A smoldering four-metre-high 'bushfire koala' set a confronting scene as it made its way from Cannon Hill to the Civic Green on Saturday at the Warrnambool Wants Action Climate Rally.
The rally, organised by concerned south-west residents, began with a march from the main beach, near McGennans Car Park, via Cannon Hill to the Civic Green where about 350 people gathered for speeches and live music.
The march featured Extinction Rebellion's Bushfire Koala, performance troupe the Red Rebels, a drum band and dancers.
Group spokesman Bruce Campbell said the event was organised as a result of "Australia's inadequate response to the climate crisis".
Mr Campbell said the rally was to build momentum locally and for residents "to step forward and tell the politicians we want more action".
"You have to step up if you want to influence what our politicians do," he said. "People power is strong."
Going into the upcoming federal election, Mr Campbell said all political parties needed policies "that will tackle the climate crisis urgently - not by 2050. That's nearly 30 years away".
"Our core message is we want all politicians, political parties and candidates to treat the climate crisis as an emergency demanding urgent action. We are not telling anyone how to vote," Mr Campbell said.
IN OTHER NEWS
He said the impact of climate change was being felt in the south-west now, with predictions of a drier, warmer climate and less rain ahead for the region. "Like the rest of the country we will get more severe weather events. We're not immune here," he said.
"The reason our beaches are washing away now in Lady Bay and East Beach in Port Fairy is because of sea level rise and the prevailing winds are shifting because of climate change.
"We are actually feeling the impacts right now," Mr Campbell said. "The little kids of today, they're going to be grandparents in 2100 and climate change will be totally full-on by then. It's for the little kids today that we're trying to make their future as good as possible."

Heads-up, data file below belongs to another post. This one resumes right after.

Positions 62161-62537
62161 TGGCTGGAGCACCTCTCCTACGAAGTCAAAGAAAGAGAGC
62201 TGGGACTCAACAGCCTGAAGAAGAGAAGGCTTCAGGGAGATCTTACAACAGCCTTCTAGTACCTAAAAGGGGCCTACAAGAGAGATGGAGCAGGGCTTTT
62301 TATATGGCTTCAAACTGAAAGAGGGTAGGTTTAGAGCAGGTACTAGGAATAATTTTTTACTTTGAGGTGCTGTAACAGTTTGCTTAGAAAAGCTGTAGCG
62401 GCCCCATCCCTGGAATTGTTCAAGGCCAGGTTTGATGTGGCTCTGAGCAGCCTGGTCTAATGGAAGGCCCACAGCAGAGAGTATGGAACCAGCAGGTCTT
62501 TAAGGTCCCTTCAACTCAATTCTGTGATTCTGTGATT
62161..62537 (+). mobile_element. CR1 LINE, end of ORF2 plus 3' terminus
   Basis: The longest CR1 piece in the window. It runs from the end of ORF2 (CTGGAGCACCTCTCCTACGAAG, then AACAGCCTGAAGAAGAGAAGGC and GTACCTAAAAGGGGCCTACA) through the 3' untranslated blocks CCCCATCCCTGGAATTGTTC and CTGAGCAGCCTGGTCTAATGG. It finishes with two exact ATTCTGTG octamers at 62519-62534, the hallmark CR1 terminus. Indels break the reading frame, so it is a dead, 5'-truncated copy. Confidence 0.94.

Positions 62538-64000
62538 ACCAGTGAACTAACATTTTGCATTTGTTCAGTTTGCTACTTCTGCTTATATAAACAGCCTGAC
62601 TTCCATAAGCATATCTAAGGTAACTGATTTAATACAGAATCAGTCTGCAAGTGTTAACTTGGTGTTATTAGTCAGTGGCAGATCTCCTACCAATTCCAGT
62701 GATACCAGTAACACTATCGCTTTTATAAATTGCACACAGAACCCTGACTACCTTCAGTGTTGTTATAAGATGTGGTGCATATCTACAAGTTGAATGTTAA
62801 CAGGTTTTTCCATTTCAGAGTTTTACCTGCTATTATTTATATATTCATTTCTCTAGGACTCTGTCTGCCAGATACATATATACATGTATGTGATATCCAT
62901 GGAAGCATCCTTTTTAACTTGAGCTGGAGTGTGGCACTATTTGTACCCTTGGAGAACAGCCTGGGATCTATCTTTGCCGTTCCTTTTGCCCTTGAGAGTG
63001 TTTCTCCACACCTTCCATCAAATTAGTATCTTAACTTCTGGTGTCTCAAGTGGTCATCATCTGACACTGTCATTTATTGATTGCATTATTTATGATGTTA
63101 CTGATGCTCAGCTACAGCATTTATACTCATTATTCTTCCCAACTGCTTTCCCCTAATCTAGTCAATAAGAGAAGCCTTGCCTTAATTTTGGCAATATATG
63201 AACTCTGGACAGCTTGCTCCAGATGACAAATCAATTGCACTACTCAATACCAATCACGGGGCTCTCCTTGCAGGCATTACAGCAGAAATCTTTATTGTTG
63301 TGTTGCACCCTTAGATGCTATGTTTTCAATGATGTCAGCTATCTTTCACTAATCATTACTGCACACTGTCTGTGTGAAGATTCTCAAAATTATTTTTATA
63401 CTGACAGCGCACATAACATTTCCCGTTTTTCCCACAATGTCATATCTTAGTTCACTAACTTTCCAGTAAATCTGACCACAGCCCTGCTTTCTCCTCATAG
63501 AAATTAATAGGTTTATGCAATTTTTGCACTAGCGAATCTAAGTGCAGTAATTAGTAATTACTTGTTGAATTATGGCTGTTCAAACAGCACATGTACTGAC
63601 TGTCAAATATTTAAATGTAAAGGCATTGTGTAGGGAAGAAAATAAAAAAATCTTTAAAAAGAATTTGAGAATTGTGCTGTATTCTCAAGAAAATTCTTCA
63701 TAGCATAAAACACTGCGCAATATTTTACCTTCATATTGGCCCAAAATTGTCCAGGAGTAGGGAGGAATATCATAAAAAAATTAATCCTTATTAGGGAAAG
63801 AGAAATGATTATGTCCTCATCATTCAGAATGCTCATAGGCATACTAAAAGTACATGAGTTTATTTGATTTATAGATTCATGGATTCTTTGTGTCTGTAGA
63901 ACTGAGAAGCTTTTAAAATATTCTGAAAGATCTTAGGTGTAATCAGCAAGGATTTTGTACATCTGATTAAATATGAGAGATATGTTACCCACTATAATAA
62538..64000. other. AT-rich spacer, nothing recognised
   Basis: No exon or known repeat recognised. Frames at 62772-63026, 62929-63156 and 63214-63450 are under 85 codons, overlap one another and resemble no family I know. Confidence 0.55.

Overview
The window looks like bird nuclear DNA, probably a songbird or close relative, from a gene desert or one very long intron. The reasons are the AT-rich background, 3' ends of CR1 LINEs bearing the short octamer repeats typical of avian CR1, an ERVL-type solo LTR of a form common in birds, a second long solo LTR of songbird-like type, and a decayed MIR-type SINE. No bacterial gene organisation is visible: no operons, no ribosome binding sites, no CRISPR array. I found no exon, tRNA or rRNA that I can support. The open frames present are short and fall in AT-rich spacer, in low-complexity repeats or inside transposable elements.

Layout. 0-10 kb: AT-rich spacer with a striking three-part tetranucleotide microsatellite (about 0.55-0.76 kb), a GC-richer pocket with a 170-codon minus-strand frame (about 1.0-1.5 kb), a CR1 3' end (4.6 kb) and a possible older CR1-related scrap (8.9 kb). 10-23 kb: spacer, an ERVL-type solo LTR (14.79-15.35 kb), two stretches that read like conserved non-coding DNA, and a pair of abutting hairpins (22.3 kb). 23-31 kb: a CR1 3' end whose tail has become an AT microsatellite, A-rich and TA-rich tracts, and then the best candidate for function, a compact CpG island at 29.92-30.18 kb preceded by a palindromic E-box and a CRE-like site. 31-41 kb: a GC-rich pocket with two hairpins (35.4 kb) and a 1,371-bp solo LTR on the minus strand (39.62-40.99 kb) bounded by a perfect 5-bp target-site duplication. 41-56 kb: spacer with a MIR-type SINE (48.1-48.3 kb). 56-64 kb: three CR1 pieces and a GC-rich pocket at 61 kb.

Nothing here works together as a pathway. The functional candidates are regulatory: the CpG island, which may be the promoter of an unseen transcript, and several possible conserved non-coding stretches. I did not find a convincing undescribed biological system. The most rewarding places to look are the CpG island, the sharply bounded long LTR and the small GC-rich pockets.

Passionate young campaigner Lillian Griffiths, 7, addressed the crowd and said there was no planet B and "we need to act now".
"As the temperature of the earth warms up, more animals will become extinct," Lillian said. "Do we want humans to be next? There is no planet B. Save our earth and our future."
Watching on were Warrnambool residents Arleen Wetter and Ann O'Brien.
"We're here because we're worried about the future for young people," Ms Wetter said. "We've got a jewel here. Australian leaders have been slow off the mark."
"It's a choice and we're not making the right one," Ms O'Brien said. "We're doing it for the future and our children's children but we're also here to try to raise the political conscience of the decision makers," she said.
Federal election candidates who attended included Independent Alex Dyson, ALPs Gilbert Wilson and The Greens Thomas Campbell (representing candidate Hilary McAllister who was unable to attend). They were posed the question - If elected what will you do to address the climate crisis that you will be proud of?
Other speakers included young indigenous woman Yaraam Couzens-Bundle, who told of her concerns around the impact of oil and gas exploration in sea country and the impact on whales and whale dreaming along the south-west coast.
Joe Johnston, 18, spoke about his involvement in youth leadership program, Green Futures Now, which builds knowledge, active participation and solutions to address climate change and spoke of his plans for a career in the field.
Friends of the Earth fund-raising co-ordinator Jemila Rushton spoke about its interest and role in climate change while global, independent protest movement Extinction Rebellion national spokeswoman Miriam Robinson talked about the significance of performance troupe the Red Rebels and the bushfire Koala and what they represented as part of the day's march.
Our journalists work hard to provide local, up-to-date news to the community. This is how you can access our trusted content:
Now just one tap with our new app: Digital subscribers now have the convenience of faster news, right at your fingertips with The Standard:
Have you signed up to The Standard's daily newsletter and breaking news emails? You can register below and make sure you are up to date with everything that's happening in the south-west.
Sign up for our newsletter to stay up to date.